Phnom Penh the capital city of the Kingdom of Cambodia sits at the confluence of three rivers the Mekong, the Bassac and Tonle Sap. A fast boat along the Mekong River had been the means of transportation for me and a travelling companion from Vietnam. With its tree lined boulevards Phnom Penh was once was of the loveliest of the former French cities of Indochina.
In contrast, just a stone’s through away, is a very different setting, that of the Tuol Sleng Museum a shocking reminder of the genocide perpetrated by the Khmer Rouge. The Khmer Rouge regime arrested and eventually executed almost everyone suspected of connections with the former government or foreign governments. The persecution extended to professionals, intellectuals, people from various ethnic backgrounds, Cambodian Christians and Buddhist monks.
The Toul Svay Prey High School was taken over in 1975 by Pol Pot’s security force and turned into Security Prison 21 (S-21), soon to become the largest centre of detention and torture in the country. The school rooms were transformed into jail cells — narrow bricked rooms, hauntingly airless — that still carry the presence of death. Thousands of people held here were taken to the extermination camp at Choeung Ek to be executed.
The killing fields
The infamous Killing Fields are just outside town, from 1975 to 1978, approximately 17,000 men, women & children (including nine westerners), who had been detained and tortured at S-21 prison (now Tuol Sleng Museum), were transported here. In order to save ammunition, the executions were often carried out using poison, feet, spades or sharpened bamboo sticks. And for babies and infants it was a much crueller death. The reasoning for killing the children was to prevent them from growing up and avenging the death of their parents.
In 1980 the remains of 8,985 people were exhumed from mass graves. Many had been bound and blindfolded. Many graves are still visible. After a heavy rainfall when the earth is disturbed, fragments of bone and pieces of clothing break through the surface due to the tremendous number of bodies still buried.
Today the area is a memorial Park. A Buddhist Stupa containing over 5,000 skulls now stands in memory of those murdered and the utmost respect is given to the victims of the massacres.
Fortunately Cambodia is not only visited in deference to its dark history but for the Ancient Temples of the jungle, at Angkor Wat. From Phnom Penh you can fly to the town of Siem Reap, nestled between rice paddies. Lying next to the river, this small provincial capital serves as the gateway to the ancient ruins. Stretching over some 400 square kilometres, including forested area, Angkor Archaeological Park contains the magnificent remains of several capitals of the Khmer Empire from the 9th to the 15th centuries, including the largest pre-industrial city in the world.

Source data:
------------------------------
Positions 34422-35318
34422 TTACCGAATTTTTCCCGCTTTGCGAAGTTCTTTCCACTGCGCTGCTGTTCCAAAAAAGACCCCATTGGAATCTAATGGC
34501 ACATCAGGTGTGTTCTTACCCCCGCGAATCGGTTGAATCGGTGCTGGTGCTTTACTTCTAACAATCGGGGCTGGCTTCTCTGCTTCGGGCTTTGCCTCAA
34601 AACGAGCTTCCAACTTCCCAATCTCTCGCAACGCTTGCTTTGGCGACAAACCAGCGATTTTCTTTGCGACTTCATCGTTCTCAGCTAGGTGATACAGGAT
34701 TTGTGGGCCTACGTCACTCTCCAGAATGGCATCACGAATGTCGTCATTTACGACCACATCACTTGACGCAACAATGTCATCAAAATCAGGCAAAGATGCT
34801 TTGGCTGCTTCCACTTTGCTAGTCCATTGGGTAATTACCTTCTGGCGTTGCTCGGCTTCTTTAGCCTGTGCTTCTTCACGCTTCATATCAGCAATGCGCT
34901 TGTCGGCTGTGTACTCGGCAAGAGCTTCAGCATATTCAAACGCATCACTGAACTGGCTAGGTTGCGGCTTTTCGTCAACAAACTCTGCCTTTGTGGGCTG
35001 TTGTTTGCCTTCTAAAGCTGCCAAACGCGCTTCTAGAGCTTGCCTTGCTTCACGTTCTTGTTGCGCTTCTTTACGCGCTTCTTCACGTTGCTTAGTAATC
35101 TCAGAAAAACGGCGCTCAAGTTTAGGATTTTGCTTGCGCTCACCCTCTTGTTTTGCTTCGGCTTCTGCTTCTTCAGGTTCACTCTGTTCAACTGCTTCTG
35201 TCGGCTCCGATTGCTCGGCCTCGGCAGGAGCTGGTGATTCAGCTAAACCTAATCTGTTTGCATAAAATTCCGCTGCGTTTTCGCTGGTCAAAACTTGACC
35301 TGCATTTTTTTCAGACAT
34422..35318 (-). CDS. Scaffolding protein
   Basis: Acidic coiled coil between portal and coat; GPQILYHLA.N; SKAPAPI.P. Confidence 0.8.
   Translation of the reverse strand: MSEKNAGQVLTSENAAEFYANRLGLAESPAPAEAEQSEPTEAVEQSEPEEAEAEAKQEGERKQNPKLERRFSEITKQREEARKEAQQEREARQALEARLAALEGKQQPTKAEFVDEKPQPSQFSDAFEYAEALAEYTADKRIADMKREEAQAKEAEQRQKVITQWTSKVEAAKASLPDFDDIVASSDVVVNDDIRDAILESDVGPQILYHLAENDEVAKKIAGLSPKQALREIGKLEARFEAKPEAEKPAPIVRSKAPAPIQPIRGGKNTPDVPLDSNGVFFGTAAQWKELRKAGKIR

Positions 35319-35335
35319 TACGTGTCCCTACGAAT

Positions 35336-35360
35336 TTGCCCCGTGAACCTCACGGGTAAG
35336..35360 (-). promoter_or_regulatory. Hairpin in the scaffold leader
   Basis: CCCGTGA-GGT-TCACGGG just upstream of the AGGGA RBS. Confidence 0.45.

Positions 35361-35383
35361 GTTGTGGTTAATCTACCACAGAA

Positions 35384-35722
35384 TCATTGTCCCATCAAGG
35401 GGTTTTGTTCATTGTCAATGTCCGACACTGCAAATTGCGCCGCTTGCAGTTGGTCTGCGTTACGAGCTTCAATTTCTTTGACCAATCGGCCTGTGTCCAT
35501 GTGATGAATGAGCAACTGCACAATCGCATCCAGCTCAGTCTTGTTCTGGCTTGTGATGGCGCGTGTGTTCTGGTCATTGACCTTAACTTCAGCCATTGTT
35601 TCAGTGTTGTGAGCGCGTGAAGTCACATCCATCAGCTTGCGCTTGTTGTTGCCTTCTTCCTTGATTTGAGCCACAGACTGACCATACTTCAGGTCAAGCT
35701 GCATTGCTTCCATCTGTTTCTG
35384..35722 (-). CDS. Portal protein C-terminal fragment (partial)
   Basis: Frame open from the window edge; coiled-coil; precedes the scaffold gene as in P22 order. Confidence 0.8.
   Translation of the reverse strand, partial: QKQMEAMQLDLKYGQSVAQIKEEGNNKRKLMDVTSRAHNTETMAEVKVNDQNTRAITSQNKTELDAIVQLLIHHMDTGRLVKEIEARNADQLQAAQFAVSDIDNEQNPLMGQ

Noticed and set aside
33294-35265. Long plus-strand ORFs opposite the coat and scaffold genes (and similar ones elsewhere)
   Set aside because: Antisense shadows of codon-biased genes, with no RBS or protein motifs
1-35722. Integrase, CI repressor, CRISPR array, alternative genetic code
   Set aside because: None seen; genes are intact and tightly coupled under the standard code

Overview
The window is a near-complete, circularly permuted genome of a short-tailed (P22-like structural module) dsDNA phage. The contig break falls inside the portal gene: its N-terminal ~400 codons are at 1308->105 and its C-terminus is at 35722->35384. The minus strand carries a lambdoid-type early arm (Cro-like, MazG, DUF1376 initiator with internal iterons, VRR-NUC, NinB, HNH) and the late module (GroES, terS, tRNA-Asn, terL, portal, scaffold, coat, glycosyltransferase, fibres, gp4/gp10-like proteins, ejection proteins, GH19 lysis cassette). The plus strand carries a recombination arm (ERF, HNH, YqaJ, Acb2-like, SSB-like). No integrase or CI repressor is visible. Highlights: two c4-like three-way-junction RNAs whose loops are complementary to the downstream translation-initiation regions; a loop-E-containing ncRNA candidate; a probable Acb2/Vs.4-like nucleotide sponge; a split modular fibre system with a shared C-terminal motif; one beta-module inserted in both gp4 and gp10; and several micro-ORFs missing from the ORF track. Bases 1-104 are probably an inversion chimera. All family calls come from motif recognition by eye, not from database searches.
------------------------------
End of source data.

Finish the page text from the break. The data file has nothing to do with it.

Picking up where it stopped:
Emerging out of the jungle the ancient city of Angkor is a compound of palaces and temples. The awesome spires of Angkor Wat are only part of the complex though it is this temple which is recognised by all. It was an early morning start leaving in darkness to join the procession of slow moving cars buses and motor bikes as the convey of vehicles drove around the moat towards the long walk way which takes you across to the entrance. The approach road was lined with stalls and small restaurants all ready with fires lit and steam rising, knowing that as soon as the visitors had seen the sunrise over the towers of Angkor Wat a brisk breakfast trade would begin.
Built for the king Suryavarman II in the early 12th century as his state temple and part of his capital city it honours the Hindu god Vishnu and is a symbolic representation of Hindu cosmology. Consisting of an enormous temple symbolizing the mythic Mt. Meru, its five inter-nested rectangular walls and moats represent chains of mountains and the cosmic ocean. At its centre there are 4 towers in the shape of a lotus flower. The most famous decorations of Angkor are the Apsaras, heavenly nymphs always bare-breasted and usually dancing, representing an ideal of female beauty. There are over 300, and each is unique.
The Bayon and Baphuon temples form part of what was the giant city of Angkor Thom thought to have held a population of one million. The Bayon is one of the most widely recognised temples because of the giant stone faces that adorn the towers. The complex is quite spread out but it was quite remarkable walking between the ancient stones and seeing the Buddha faces carved into these huge chunks of weathered stone. Two nuns and a monk sat on the stone slabs beneath a towering edifice laying offerings and a mantra of prayers.
There are 54 towers of four faces each, totalling 216 faces. A debate still reins on whose faces they are. It could be Avalokiteshvara, Mahayana Buddhism’s compassionate Bodhisattva, or perhaps a combination of King Jayavarman VII and Buddha.
There is the Elephant Terrace and the famous Temple of Ta Prohm which has been preserved by the jungle. Fig, banyan and kapok trees spread their gigantic roots which clamber and probe the crumbling walls; it has been left untouched by archaeologists except for the clearing of thick undergrowth as a pathway for visitors and sufficient repairs to stop further deterioration. Like a jigsaw puzzle, pieces of temple lay across the jungle floor, birds chirped and there was an overwhelming sense of peace, surrounded by this ancient kingdom that had been hidden within the tendrils of the jungle for hundreds of years.
Cambodia has a past that holds some dark moments, but also one steeped in history with ancient ruins that take your breath away. The vision that remains with me is of a solitary figure — a saffron robed monk standing before the motionless waters of the lake in front of the temple against the backdrop of the towers of Angkor Wat silhouetted against the orange ball of sun rising through the jungle canopy and the silence of the morning.